Now of course there will be the uptown middle-class residents who believe that this man needs to be saved from himself, and the choice that needs to be made for him is one hatched in an uptown, gated community where the well-heeled occupants are likely to be ingesting cocaine and using ganja behind closed doors.

These do-gooders have no idea that bars are places where the poor man goes for his 'free counselling.' At about $100 for a drink of rum and probably $30 for a cigarette, he is seeking something to make his day more bearable. Many times, he is owed money by someone from uptown but he has to keep himself sane, seated there sipping and smoking while he clutches the scandal bag holding a few pounds of flour and chicken back.

Minister Fenton Ferguson, in his noble crusade, wants to save that man from himself, but the government, of which he is an integral part, cannot provide an economic climate that would allow that man to have a better day, knowing that he has a job to go to tomorrow.

Why does the minister not display the same level of proactivity in ensuring that my gardener friend doesn't have to wait 12 hours at the hospital only to be told to return in a month while his sight fades even further? Has the minister seen the conditions at many of the health centres across the island?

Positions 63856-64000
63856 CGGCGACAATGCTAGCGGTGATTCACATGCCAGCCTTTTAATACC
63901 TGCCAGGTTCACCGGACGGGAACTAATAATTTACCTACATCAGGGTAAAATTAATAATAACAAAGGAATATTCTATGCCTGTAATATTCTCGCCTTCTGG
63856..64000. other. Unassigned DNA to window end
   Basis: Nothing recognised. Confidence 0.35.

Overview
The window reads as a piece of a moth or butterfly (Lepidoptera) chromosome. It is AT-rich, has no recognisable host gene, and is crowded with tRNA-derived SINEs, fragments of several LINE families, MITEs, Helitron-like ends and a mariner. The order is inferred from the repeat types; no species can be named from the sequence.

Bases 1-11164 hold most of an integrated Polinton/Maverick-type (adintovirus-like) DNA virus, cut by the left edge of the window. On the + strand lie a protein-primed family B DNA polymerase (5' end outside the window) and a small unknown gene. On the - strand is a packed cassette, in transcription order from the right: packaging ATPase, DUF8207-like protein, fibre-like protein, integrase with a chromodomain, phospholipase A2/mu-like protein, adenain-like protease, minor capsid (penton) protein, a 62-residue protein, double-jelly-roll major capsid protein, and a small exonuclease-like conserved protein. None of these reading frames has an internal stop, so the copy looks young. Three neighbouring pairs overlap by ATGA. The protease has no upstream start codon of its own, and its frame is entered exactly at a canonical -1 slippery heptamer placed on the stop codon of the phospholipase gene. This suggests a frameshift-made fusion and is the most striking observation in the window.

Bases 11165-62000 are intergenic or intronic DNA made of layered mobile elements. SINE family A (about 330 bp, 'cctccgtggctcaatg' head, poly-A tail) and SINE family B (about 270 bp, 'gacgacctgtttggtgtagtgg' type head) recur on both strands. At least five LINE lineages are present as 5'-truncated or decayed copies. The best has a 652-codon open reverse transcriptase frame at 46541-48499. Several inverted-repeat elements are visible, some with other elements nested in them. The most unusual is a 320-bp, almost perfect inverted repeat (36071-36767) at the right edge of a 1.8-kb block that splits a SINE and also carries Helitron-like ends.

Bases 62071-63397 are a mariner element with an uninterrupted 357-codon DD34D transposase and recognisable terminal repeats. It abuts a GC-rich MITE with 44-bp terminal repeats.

Is the minister aware that young children diagnosed with complications of the heart are just waiting to die because their parents cannot afford the costs associated with the procedures leading up to the operation?

The poor single mothers and little old ladies who sell at street-side stalls are beginning to see the fastest-selling product - cigarettes - disappear. When these same mothers and grandmothers visit the health centres, they are forced to wait an eternity and accept the discourtesies usually heaped on them.

In a dead economy, the PNP needs the cash flow from the tax on cigarettes to ensure that the stringencies imposed on us by the IMF are adhered to. In an economy that appears as if there is no space for the voiceless, powerless poor, who will speak on behalf of them as their already meagre incomes begin to shrink?

Has the JLP sensed the delicacy of the moment?

JLP MP']s Delroy Chuck and Everald Warmington are, I think, on the right track in getting the minister to agree with them that some amount of untidiness in instituting the smoking ban exists.